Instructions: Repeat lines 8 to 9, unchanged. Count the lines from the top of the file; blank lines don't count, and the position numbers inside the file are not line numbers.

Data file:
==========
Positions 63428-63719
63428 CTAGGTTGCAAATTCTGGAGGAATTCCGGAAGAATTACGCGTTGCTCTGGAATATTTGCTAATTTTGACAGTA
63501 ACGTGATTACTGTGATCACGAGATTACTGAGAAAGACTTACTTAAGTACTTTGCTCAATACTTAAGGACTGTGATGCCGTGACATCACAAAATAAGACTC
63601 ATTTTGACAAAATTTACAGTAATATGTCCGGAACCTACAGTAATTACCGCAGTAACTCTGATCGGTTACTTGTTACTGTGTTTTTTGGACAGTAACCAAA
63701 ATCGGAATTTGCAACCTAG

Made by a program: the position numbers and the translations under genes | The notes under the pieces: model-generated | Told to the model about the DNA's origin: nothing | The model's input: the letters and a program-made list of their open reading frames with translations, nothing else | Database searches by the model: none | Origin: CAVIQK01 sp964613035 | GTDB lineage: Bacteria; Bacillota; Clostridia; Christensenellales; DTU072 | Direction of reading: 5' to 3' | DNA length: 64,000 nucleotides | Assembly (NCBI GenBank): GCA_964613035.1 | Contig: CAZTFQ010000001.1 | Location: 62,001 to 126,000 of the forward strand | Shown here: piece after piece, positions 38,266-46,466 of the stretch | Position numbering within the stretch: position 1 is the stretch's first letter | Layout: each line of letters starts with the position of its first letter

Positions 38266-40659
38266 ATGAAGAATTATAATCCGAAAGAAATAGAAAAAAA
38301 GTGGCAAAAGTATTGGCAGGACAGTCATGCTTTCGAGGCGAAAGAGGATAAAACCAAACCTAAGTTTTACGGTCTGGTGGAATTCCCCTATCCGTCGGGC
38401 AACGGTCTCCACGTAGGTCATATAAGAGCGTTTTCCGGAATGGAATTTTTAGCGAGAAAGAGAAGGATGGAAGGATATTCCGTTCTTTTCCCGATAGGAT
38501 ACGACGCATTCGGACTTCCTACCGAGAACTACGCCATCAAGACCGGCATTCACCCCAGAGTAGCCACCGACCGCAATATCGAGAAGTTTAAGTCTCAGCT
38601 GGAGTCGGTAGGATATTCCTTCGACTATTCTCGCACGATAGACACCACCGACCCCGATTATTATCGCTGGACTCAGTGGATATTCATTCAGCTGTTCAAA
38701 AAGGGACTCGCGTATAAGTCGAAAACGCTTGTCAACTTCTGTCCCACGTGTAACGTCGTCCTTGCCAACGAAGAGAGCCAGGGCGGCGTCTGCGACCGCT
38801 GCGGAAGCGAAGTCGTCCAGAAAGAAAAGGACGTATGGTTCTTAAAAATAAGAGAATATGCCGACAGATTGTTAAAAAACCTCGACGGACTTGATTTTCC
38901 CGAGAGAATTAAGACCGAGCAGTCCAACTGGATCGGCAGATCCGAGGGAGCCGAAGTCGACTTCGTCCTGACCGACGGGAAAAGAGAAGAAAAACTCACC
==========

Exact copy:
38266 ATGAAGAATTATAATCCGAAAGAAATAGAAAAAAA
38301 GTGGCAAAAGTATTGGCAGGACAGTCATGCTTTCGAGGCGAAAGAGGATAAAACCAAACCTAAGTTTTACGGTCTGGTGGAATTCCCCTATCCGTCGGGC